The Third Wheel: Shane Ray
Unlike Beasley, Shane Ray has a load of help with the Denver Broncos. Von Miller and DeMarcus Ware will ensure that Ray gets plenty of space to rush the quarterback. It’s hard to imagine an offense spending too much time worrying about Ray when they have to worry about two of the better pass-rushers in the game.
Part of the challenge for Ray will be getting enough opportunities, but the Denver Broncos didn’t draft him in the first round for him to sit on the bench. Defensive coordinator Wade Phillips loves to bring pressure, so he’ll devise plenty of ways to get Ray on the field.
Part of the genius having Ray be the No. 3 pass-rusher is that he won’t always have to get to the quarterback from the outside edge. Ray is a high-effort rusher who make lack the flexibility to turn the corner consistently. Until he develops his technique, Ray could find himself coming through gaps and cracks in opposing offensive lines created by his teammates.
The Tackle Machine: Stephone Anthony
The first player on the list that could win the award without sacks figuring heavily into it is Stephone Anthony of the New Orleans Saints. Anthony is already starting, which is essential if he’s going to accumulate the volume of tackles he will need to win the award. The next challenge will be staying healthy.
Anthony’s best chance of winning the award will be if all the rookie pass-rushers fail. Even eight sacks by Williams, Beasley or Ray could make it tough for an inside backer like Anthony to win with only tackles on his stat sheet.
Still, he has a chance since tackles are much less specific stat than sacks. Tackle statistics can appear much larger than they really are if the scorer gives a lot of assists. Anthony’s resume could look ridiculously impressive compared to a player with around six sacks.
If the Saints defense also improves in 2015, Anthony can also claim he’s a big reason why since he’s essentially the quarterback of the defense. The odds of everything coming together for Anthony is probably not that likely, but it’s certainly possible.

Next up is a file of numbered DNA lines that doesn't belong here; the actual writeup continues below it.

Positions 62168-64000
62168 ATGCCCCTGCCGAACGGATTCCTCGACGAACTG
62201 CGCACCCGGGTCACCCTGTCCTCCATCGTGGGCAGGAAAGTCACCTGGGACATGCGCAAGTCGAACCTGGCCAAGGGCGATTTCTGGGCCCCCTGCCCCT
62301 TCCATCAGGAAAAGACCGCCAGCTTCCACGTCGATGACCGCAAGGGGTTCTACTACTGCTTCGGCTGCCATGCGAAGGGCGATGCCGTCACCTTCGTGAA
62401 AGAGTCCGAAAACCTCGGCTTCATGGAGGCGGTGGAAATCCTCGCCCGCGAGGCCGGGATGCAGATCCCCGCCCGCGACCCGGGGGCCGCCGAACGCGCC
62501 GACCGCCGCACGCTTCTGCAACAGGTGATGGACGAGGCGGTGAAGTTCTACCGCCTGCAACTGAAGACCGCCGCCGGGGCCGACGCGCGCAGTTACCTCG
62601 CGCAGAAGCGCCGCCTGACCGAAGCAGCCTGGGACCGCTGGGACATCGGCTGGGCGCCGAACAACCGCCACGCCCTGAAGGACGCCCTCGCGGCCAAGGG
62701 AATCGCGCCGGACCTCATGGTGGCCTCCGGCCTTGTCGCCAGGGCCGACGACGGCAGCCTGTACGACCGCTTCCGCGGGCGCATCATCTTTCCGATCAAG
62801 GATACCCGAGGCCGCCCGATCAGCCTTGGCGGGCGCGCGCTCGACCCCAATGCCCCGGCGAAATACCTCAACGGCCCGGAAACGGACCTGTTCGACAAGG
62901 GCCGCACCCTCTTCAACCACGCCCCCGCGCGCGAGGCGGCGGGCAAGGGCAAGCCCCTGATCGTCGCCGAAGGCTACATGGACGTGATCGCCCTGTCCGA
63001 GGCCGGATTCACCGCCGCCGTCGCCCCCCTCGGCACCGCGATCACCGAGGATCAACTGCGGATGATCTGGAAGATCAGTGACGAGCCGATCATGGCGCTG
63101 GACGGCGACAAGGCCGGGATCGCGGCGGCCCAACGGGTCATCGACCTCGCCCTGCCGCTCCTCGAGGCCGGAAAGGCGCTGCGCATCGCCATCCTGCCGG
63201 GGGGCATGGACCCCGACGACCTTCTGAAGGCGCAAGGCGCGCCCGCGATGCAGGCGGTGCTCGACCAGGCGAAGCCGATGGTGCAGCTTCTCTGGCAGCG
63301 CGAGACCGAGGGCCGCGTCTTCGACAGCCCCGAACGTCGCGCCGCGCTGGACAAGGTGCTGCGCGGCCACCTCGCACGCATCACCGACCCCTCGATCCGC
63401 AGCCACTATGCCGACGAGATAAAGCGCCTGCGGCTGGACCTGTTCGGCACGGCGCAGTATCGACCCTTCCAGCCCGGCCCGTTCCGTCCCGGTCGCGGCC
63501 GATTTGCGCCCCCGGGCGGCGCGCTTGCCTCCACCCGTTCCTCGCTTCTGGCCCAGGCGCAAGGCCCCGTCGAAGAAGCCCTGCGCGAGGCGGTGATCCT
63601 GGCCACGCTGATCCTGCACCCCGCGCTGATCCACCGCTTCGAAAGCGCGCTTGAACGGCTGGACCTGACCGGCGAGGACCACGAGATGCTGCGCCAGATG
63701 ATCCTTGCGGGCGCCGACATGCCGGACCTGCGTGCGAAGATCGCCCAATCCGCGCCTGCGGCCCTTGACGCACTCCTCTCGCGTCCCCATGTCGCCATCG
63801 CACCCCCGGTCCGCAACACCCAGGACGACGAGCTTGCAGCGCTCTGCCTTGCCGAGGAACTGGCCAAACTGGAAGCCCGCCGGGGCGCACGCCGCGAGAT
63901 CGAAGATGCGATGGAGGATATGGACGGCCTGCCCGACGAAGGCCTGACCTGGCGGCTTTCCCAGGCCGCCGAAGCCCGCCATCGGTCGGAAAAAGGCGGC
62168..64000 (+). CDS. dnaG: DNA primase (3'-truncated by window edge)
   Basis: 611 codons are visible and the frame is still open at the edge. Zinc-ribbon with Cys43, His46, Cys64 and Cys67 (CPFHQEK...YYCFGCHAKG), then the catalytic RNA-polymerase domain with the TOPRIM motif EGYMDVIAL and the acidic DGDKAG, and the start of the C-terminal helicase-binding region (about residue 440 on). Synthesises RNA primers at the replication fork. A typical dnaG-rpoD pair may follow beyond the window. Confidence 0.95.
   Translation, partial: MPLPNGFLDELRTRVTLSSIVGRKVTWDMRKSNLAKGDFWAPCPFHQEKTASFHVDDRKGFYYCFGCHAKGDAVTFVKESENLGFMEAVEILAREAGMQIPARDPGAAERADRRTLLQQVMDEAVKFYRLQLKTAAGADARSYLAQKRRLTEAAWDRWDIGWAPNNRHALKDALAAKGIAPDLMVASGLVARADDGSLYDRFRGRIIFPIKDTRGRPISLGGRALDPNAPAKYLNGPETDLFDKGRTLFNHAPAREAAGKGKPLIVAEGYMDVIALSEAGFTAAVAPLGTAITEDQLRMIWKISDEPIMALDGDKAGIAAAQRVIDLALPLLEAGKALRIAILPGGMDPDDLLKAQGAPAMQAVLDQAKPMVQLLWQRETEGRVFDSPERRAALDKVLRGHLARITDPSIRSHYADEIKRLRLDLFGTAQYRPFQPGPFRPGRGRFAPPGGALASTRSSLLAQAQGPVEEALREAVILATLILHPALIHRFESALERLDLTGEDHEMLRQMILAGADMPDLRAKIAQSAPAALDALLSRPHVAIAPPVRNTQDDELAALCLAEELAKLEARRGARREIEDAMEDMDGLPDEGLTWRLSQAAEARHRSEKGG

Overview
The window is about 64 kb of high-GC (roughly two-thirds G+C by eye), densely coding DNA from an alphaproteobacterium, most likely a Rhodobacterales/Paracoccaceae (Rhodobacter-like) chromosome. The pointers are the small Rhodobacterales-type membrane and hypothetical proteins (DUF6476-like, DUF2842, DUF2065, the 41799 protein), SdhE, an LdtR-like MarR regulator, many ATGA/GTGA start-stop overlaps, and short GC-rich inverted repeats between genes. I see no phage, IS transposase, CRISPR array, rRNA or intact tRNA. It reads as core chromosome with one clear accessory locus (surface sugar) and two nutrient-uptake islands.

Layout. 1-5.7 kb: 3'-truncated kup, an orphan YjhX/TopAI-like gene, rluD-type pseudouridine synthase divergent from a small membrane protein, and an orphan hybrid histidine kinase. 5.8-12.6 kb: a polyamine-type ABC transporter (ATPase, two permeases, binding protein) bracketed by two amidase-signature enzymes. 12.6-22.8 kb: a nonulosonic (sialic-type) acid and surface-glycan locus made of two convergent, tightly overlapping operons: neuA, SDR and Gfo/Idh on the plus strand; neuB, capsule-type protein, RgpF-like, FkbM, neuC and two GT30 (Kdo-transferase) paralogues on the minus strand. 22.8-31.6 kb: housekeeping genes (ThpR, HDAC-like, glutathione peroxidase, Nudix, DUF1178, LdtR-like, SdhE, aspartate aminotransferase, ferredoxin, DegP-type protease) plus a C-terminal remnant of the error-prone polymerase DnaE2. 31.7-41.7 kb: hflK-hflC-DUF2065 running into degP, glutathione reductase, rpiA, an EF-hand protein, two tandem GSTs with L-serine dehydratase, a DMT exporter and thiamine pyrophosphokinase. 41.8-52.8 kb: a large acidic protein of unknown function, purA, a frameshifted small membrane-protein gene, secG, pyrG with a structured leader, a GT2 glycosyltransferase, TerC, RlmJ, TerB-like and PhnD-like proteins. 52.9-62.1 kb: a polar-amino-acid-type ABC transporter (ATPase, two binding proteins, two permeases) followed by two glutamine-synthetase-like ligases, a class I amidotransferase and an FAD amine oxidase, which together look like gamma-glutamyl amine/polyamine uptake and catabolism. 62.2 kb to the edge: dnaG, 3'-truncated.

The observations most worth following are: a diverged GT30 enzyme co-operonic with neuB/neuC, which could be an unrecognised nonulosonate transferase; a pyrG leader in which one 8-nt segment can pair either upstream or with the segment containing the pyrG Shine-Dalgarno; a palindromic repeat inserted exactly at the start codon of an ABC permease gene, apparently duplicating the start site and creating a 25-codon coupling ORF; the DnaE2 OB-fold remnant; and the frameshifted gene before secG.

The Dark Horse: Mario Edwards Jr.
Bud Dupree of the Pittsburgh Steelers and Arik Armstead of the San Francisco 49ers are athletic freaks that could make noise in the DROY race. However, both of them came into the league relatively raw and will probably need some time to adjust at the pro level as rotational players.
Considering their lackluster supporting casts when it comes to rushing the passer, neither are as good of a candidate as the dark horse on the list—Mario Edwards Jr. of the Oakland Raiders. Edwards is a more refined player with a better supporting cast and a clearly defined role that could make him one of the rare second-round picks to win the award.
Edwards will keep veteran defensive end Justin Tuck rested and also kick him inside in passing situations. He’ll also be playing opposite Khalil Mack, who is destined to become a star this season. Edwards should get plenty of opportunities to attack the weakest links of opposing offensive lines with Mack drawing so much attention.
A lot of people scratched their heads a bit when the Raiders selected Edwards, but he is starting to show why the Raiders were willing to spent a top 50 pick on him. Edwards has had a great preseason with 2.5 sacks and appears ready for a sizeable role on Oakland’s defense.
Like the other pass-rushers on the list, if Edwards gets to double-digit sacks and Oakland’s defense improves significantly, he has a chance. The thing working against Edwards is that he’ll need all the picks drafted ahead of him to be clearly worse, which right now seems like a long shot.